21

I wrote the following C program:

int main(int argc, char** argv) {

    char* str1;
    char* str2;
    str1 = "sssss";
    str2 = "kkkk";
    printf("%s", strcat(str1, str2));

    return (EXIT_SUCCESS);
 }

I want to concatenate the two strings, but it doesn't work.

4
  • 4
    You are failing to allocate a destination buffer of sufficient size, and attempting to write to non-modifiable memory. – David Heffernan Aug 27 '13 at 14:29
  • 4
    When you say "it doesn't work?", what do you mean? What is it printing instead of what it's supposed to? Even if it's fairly obvious, you should also say what you think it's supposed to print, to make it clear. – qaphla Aug 27 '13 at 14:29
  • see this question Using strcat in C – lsalamon Aug 27 '13 at 14:34
  • possible duplicate of strcpy and strcat cause problems sometimes – Binary Worrier Aug 27 '13 at 14:53
35

The way it works is to:

  1. Malloc memory large enough to hold copies of str1 and str2
  2. Then it copies str1 into str3
  3. Then it appends str2 onto the end of str3
  4. When you're using str3 you'd normally free it free (str3);

Here's an example for you play with. It's very simple and has no hard-coded lengths. You can try it here: http://ideone.com/d3g1xs

See this post for information about size of char

#include <stdio.h>
#include <memory.h>

int main(int argc, char** argv) {

      char* str1;
      char* str2;
      str1 = "sssss";
      str2 = "kkkk";
      char * str3 = (char *) malloc(1 + strlen(str1)+ strlen(str2) );
      strcpy(str3, str1);
      strcat(str3, str2);
      printf("%s", str3);

      return 0;
 }
13
  • what's the difference of str3 = "sssss" and strcpy(str3,str1)? – BeCurious Aug 28 '13 at 0:55
  • str3 needs to point at memory that's large enough to hold the string. That's why I malloced it in the line above. – dcaswell Aug 28 '13 at 0:59
  • But after this code char * str3 = (char *) malloc(1 +sizeof(char*) * (strlen(str1)+ strlen(str2))); Why not use str3 = "sssss" but use strcpy(str3,str1) instead?:) – BeCurious Aug 28 '13 at 1:07
  • Because we don't want to point str3 at str1. It's a constant. There's no room to copy characters onto the end of it. – dcaswell Aug 28 '13 at 1:08
  • But you have malloced a memory,isn't it? – BeCurious Aug 28 '13 at 1:27
23

Here is a working solution:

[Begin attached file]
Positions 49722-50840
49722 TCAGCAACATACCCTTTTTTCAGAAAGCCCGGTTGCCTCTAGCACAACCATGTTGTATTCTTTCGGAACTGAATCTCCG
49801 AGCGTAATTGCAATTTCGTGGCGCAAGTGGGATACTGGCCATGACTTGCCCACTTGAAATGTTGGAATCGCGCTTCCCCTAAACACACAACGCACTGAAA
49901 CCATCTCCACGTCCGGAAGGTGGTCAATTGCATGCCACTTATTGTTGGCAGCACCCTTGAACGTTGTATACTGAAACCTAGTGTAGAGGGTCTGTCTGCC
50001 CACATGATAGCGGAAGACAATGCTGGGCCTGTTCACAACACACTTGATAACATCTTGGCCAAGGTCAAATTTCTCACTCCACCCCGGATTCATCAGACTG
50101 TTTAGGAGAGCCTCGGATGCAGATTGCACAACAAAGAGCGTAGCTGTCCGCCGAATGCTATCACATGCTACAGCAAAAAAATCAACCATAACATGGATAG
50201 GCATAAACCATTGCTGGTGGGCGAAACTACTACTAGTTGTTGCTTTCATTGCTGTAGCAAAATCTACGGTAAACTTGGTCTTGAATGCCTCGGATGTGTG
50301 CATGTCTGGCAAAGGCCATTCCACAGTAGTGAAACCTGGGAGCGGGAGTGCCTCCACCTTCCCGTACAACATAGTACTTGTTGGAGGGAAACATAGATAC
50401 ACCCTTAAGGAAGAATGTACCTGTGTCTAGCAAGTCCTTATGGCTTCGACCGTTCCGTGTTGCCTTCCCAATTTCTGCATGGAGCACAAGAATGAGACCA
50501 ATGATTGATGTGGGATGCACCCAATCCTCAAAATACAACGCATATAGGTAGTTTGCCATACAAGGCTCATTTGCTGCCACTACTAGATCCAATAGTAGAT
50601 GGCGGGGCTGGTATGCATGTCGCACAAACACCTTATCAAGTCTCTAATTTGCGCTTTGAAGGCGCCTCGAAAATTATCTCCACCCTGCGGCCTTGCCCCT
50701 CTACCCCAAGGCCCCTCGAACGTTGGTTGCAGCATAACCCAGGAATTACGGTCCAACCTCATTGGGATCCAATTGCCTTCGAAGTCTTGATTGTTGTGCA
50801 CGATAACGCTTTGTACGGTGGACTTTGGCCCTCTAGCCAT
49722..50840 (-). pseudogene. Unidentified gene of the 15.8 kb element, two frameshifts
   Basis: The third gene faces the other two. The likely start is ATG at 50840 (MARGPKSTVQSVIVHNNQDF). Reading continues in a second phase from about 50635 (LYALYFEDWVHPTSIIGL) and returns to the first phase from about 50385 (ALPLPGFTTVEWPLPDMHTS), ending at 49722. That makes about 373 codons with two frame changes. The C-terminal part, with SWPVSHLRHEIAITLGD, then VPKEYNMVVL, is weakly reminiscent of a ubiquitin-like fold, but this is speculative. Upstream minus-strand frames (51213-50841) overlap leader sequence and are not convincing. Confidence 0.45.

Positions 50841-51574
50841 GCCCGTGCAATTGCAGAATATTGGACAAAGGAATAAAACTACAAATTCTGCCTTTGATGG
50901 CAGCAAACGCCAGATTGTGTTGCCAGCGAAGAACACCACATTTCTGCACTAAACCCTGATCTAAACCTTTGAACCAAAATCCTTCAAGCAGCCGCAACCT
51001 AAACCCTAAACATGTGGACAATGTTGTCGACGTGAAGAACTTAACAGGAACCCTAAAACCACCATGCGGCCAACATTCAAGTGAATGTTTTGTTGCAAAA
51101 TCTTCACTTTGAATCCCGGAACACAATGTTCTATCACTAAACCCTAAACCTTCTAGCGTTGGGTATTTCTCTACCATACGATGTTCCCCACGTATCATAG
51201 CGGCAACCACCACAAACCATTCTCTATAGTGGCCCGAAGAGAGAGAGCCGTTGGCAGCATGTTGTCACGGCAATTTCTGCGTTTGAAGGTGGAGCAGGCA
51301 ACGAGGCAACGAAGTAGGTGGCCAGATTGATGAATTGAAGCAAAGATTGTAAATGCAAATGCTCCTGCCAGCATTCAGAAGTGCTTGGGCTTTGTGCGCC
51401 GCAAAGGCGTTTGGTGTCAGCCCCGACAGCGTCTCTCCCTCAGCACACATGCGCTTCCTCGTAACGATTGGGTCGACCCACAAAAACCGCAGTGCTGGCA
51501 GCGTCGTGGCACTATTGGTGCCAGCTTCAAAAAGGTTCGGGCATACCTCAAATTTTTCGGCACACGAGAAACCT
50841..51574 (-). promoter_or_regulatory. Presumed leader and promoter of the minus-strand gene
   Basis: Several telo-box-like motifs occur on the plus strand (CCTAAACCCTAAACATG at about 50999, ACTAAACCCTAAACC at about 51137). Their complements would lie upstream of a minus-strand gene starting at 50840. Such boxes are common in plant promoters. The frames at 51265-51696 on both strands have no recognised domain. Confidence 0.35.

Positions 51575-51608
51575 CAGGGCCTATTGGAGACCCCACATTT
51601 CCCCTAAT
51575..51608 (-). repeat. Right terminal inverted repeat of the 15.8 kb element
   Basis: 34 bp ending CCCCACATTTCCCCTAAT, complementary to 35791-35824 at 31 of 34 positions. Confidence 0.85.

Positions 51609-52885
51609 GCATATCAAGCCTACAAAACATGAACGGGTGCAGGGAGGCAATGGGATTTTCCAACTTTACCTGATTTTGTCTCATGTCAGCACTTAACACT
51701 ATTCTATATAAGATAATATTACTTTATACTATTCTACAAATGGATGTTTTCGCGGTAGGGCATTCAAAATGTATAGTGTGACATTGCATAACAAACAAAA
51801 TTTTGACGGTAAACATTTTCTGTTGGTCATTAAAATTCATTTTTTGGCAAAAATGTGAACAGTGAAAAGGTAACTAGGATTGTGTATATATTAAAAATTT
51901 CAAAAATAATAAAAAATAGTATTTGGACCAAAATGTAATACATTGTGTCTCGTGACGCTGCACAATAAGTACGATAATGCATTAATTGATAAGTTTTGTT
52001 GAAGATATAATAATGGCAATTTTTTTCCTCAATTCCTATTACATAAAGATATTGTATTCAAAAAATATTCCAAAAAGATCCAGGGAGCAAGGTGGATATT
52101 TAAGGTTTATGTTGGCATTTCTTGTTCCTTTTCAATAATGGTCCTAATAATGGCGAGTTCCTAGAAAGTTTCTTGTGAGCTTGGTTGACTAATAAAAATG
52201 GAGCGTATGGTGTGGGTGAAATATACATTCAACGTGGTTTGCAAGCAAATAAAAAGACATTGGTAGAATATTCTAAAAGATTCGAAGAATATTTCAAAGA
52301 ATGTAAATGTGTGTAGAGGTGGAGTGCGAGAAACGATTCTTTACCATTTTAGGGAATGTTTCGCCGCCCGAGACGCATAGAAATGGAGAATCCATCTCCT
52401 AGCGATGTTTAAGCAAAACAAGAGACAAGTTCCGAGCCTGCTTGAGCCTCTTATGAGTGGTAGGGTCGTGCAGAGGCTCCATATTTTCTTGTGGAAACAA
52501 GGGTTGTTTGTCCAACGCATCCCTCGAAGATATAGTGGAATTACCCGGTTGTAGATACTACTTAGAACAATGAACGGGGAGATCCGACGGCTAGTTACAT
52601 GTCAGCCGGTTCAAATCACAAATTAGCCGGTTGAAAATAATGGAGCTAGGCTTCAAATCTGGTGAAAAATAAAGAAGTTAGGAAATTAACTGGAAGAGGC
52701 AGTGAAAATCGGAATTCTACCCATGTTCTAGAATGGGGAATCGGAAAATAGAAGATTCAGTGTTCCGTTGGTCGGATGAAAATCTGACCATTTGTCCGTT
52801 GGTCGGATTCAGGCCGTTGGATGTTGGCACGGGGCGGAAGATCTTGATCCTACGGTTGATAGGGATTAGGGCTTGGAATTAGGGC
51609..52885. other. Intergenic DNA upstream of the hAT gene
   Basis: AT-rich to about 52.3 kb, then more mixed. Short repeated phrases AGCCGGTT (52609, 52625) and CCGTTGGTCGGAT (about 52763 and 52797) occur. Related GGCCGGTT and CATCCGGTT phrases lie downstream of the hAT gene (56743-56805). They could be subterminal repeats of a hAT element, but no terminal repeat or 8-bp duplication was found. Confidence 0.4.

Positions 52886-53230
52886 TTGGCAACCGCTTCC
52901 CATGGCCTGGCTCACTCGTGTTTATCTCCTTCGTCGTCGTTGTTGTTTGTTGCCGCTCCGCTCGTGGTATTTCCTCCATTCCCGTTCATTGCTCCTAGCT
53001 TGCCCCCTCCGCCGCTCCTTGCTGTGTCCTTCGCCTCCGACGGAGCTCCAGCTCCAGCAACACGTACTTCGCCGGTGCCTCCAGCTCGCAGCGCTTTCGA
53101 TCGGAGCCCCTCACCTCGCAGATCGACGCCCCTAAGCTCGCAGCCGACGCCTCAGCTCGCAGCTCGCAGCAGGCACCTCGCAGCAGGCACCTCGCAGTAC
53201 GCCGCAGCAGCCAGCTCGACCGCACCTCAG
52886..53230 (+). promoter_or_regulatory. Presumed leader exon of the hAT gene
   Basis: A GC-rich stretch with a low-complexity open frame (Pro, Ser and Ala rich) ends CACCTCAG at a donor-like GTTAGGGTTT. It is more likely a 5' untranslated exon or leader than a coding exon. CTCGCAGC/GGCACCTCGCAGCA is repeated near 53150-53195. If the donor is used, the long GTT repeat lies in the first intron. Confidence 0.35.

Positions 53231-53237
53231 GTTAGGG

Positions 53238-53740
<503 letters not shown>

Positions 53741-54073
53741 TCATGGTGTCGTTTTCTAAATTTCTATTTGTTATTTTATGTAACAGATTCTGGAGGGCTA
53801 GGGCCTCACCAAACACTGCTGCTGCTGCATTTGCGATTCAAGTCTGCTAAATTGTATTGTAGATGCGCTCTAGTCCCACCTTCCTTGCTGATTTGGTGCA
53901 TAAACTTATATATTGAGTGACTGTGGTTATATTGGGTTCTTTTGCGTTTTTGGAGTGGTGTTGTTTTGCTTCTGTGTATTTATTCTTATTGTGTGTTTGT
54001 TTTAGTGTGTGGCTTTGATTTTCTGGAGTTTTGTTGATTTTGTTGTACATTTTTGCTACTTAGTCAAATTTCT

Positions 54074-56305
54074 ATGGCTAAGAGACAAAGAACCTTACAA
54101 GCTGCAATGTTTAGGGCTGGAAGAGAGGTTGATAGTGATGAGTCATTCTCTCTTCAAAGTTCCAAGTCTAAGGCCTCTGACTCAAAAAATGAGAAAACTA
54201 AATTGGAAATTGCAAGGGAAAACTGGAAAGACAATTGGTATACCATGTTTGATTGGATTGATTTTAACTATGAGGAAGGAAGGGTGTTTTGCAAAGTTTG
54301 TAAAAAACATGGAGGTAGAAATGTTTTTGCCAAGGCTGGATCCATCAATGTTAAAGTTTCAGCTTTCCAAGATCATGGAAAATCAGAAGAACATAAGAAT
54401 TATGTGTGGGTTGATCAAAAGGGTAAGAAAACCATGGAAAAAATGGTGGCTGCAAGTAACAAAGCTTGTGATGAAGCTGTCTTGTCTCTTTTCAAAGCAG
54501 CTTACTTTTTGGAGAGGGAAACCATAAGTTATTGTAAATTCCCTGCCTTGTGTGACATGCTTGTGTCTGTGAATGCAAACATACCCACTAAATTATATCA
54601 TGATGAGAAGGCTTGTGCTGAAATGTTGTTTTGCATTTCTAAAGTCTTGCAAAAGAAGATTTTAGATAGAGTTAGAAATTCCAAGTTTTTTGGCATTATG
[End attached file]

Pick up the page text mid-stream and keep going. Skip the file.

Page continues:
#include <stdio.h>
#include <string.h>

int main(int argc, char** argv) 
{
      char str1[16];
      char str2[16];
      strcpy(str1, "sssss");
      strcpy(str2, "kkkk");
      strcat(str1, str2);
      printf("%s", str1);
      return 0;
}

Output:

ssssskkkk

You have to allocate memory for your strings. In the above code, I declare str1 and str2 as character arrays containing 16 characters. I used strcpy to copy characters of string literals into them, and strcat to append the characters of str2 to the end of str1. Here is how these character arrays look like during the execution of the program:

After declaration (both are empty): 
str1: [][][][][][][][][][][][][][][][][][][][] 
str2: [][][][][][][][][][][][][][][][][][][][]

After calling strcpy (\0 is the string terminator zero byte): 
str1: [s][s][s][s][s][\0][][][][][][][][][][][][][][] 
str2: [k][k][k][k][\0][][][][][][][][][][][][][][][]

After calling strcat: 
str1: [s][s][s][s][s][k][k][k][k][\0][][][][][][][][][][] 
str2: [k][k][k][k][\0][][][][][][][][][][][][][][][]
0
3

strcat concats str2 onto str1

You'll get runtime errors because str1 is not being properly allocated for concatenation

1
  • 1
    In fact strcat does return the concatenated string. – David Heffernan Aug 27 '13 at 14:29
2

When you use string literals, such as "this is a string" and in your case "sssss" and "kkkk", the compiler puts them in read-only memory. However, strcat attempts to write the second argument after the first. You can solve this problem by making a sufficiently sized destination buffer and write to that.

char destination[10]; // 5 times s, 4 times k, one zero-terminator
char* str1;
char* str2;
str1 = "sssss";
str2 = "kkkk";
strcpy(destination, str1);
printf("%s",strcat(destination,str2));

Note that in recent compilers, you usually get a warning for casting string literals to non-const character pointers.

0
1

strcat(str1, str2) appends str2 after str1. It requires str1 to have enough space to hold str2. In you code, str1 and str2 are all string constants, so it should not work. You may try this way:

char str1[1024];
char *str2 = "kkkk";
strcpy(str1, "ssssss");
strcat(str1, str2);
printf("%s", str1);
0
1

strcat attempts to append the second parameter to the first. This won't work since you are assigning implicitly sized constant strings.

If all you want to do is print two strings out

printf("%s%s",str1,str2);

Would do.

You could do something like

char *str1 = calloc(sizeof("SSSS")+sizeof("KKKK")+1,sizeof *str1);
strcpy(str1,"SSSS");
strcat(str1,str2);

to create a concatenated string; however strongly consider using strncat/strncpy instead. And read the man pages carefully for the above. (oh and don't forget to free str1 at the end).

1
  • What's the difference of str1="ssss" and strcpy(str1,"ssss")? – BeCurious Aug 28 '13 at 0:56

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